‘Window Dressing’ – a strategy in stock trading

James Ryan Jonas

We usually read it in the news:

Shares are expected to open higher today, supported by fund managers window dressing their portfolio before the quarter ends.

What is window dressing?

Window dressing is arguably a deceptive strategy employed by fund managers in which they try to make their portfolio look as attractive as possible before presenting it to clients or stockholders.

The rationale behind it is to make the portfolio appear in good form. Performance reports and a list of the holdings of the fund are usually reported to investors every quarter. In the days leading up to the end of the quarter, fund managers would sell stocks with large losses or purchase recent winners. Doing so makes it appear like they own the best-performing stocks of the quarter.

Let’s see three examples of window dressing in action.

Examples of Window Dressing

Example 1. Suppose at the start of the quarter, a fund manager bought stocks of XXX CORPORATION at P5.00 per share in the hopes that its price will increase.

During the last week of the quarter, however, XXX stock has fallen to P1.90 per share, a 62% drop in value. Afraid that a losing stock would show up in his end-of-quarter portfolio report, a fund manager would choose to sell this stock despite a heavy loss. Of course, the sale would realize the loss, reducing the fund’s value.

Example 2. Similarly, a fund manager could window dress the portfolio by buying best-performing stocks. A manager could buy shares of a stock that has rapidly risen during the quarter. The fund manager missed the stock prior to its price increase, but a few days before the end of the quarter, the manager would purchase this stock. Why? So that the portfolio would look like it contains a stock that has been profitable.

The problem? Although the stock is now part of the holdings, the portfolio reaped no benefit because the stock has already rallied prior to the purchase. If the price of this stock even fell at start of the succeeding quarter, this could produce a loss for the portfolio.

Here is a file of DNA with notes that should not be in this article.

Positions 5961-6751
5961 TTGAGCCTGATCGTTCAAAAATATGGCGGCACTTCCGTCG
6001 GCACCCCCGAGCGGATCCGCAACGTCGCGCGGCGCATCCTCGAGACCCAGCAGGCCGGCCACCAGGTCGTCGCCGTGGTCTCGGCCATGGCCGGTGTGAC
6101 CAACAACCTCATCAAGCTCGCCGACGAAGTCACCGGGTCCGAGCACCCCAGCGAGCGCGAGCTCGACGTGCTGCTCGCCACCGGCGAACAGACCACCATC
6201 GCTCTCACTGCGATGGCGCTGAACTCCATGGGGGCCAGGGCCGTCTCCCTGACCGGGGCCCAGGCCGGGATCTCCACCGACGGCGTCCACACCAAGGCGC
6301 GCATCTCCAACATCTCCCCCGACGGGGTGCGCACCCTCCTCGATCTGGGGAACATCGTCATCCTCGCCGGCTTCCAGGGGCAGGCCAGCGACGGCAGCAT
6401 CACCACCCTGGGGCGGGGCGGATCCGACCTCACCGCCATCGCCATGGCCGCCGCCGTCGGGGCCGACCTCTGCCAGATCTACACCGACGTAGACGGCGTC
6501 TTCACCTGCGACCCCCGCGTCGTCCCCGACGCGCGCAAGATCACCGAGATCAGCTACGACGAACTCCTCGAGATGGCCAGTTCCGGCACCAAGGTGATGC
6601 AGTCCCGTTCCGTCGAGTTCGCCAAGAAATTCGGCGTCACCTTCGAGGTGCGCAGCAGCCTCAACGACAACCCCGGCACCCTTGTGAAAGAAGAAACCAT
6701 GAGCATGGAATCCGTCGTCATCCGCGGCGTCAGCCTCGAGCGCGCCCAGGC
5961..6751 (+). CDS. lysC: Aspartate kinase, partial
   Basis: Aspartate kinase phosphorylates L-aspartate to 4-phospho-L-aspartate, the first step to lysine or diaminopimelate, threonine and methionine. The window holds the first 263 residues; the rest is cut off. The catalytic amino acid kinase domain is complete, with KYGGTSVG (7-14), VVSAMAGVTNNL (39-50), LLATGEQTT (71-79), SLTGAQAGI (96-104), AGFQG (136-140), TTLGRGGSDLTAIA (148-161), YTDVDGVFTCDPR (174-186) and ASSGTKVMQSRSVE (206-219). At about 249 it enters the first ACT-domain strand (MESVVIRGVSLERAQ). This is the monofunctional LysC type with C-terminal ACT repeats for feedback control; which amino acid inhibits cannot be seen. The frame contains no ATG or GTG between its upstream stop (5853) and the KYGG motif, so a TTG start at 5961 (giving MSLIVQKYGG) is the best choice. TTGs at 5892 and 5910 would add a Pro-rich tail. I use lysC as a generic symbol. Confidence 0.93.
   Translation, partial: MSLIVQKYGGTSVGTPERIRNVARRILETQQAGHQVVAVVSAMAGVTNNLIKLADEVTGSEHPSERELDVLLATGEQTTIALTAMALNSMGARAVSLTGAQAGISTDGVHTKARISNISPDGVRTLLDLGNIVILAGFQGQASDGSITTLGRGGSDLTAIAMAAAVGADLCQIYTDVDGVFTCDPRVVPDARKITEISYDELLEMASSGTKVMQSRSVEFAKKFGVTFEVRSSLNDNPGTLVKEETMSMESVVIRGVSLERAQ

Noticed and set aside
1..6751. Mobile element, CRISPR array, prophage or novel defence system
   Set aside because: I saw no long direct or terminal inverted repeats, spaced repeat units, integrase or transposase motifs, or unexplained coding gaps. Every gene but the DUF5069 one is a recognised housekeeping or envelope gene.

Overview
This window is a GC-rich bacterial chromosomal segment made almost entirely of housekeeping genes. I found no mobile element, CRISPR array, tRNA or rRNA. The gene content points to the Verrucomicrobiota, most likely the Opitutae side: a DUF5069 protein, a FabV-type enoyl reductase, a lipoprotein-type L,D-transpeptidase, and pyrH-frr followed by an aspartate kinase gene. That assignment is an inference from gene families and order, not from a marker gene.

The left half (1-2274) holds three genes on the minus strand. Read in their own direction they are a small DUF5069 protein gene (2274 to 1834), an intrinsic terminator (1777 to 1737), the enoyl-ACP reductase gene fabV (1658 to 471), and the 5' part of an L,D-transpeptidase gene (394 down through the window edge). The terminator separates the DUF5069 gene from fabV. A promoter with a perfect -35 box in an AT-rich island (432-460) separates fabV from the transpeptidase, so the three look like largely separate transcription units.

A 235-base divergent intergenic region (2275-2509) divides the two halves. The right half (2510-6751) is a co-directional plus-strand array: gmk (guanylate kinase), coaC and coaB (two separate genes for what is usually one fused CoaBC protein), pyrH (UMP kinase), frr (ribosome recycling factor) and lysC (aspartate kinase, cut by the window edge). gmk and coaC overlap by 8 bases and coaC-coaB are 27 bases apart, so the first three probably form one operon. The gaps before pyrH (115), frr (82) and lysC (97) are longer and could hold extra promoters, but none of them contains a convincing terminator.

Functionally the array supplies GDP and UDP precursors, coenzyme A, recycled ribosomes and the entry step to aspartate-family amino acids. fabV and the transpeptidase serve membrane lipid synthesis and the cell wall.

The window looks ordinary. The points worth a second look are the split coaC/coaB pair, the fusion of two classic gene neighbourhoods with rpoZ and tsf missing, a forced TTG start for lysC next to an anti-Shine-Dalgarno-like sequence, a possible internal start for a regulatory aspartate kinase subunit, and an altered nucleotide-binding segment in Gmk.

Example 3. There are also cases where fund manager try to push up prices of the stocks they own by buying more of the same stock or by trading (buying and selling) the same stock in just a few hours or days. The effect would be an increase in price since fund managers would buy the stock several times at higher prices. They also hope that the volume would be noticed by other players who would soon join the price bidding, further surging the stock price.

The problem is that prices may be artificially inflated and, by the next quarter, the stock’s price could fall below the stock’s acquisition cost, leading to a loss that could impact the portfolio value. The fund could also be spending a lot of transaction costs due to the high number of trades, and these costs will be treated as expenses charged against the fund.

Window dressing per se is not illegal but may cause adverse consequences to a portfolio if used improperly. As knowledgeable investors, you should look at your fund’s holdings of stocks and monitor if they were bought as part of a wise trading strategy by a competent portfolio manager or merely a window dressing strategy of a cunning fund manager.

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James Ryan Jonas teaches business management, investments, and entrepreneurship at the University of the Philippines (UP). He is also the Executive Director of UP Provident Fund Inc., managing and investing P3.2 Billion ($56.4 Million) worth of retirement funds on behalf of thousands of UP employees.